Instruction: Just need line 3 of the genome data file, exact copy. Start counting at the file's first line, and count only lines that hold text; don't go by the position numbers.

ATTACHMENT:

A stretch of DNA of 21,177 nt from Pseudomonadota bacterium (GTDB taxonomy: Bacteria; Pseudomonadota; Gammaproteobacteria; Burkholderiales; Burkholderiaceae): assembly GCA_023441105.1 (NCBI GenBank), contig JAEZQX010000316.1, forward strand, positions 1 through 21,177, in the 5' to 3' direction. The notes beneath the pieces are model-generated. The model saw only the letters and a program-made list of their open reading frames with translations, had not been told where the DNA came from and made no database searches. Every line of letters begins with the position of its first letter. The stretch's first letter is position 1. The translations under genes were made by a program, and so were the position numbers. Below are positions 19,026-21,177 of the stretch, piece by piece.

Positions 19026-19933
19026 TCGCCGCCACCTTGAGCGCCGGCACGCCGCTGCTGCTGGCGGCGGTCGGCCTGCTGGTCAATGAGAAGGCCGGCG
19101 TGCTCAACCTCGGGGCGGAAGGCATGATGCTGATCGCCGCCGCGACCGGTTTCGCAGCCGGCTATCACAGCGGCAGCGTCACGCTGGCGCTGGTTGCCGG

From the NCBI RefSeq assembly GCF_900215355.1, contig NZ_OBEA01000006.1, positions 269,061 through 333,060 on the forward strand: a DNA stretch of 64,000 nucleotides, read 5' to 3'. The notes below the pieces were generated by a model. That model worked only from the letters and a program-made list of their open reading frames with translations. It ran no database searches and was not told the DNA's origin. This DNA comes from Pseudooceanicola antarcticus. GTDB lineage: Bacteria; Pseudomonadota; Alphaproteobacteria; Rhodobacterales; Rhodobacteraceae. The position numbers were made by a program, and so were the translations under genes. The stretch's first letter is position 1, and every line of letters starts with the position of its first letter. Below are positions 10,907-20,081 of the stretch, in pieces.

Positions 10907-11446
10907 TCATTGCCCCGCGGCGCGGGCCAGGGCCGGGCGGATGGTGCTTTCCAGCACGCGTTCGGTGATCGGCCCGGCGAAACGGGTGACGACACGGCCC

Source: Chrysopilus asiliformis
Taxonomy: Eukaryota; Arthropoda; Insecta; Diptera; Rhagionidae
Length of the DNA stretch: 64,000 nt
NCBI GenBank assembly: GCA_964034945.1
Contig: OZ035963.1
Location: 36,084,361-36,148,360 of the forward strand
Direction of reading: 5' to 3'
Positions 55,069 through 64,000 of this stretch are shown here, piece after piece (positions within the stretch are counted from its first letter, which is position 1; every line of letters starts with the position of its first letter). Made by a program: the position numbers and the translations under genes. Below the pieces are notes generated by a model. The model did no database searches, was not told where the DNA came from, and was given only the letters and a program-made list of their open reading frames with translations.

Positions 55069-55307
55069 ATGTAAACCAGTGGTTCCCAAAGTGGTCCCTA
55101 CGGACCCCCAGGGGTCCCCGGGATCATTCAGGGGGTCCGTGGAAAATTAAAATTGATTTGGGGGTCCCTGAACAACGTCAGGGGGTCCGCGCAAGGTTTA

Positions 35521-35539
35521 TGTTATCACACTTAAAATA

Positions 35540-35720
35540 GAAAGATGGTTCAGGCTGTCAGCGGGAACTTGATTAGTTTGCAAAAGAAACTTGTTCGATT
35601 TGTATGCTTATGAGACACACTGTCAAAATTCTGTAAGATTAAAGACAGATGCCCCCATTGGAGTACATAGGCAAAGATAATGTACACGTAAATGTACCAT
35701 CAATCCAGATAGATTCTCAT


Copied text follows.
19026 TCGCCGCCACCTTGAGCGCCGGCACGCCGCTGCTGCTGGCGGCGGTCGGCCTGCTGGTCAATGAGAAGGCCGGCG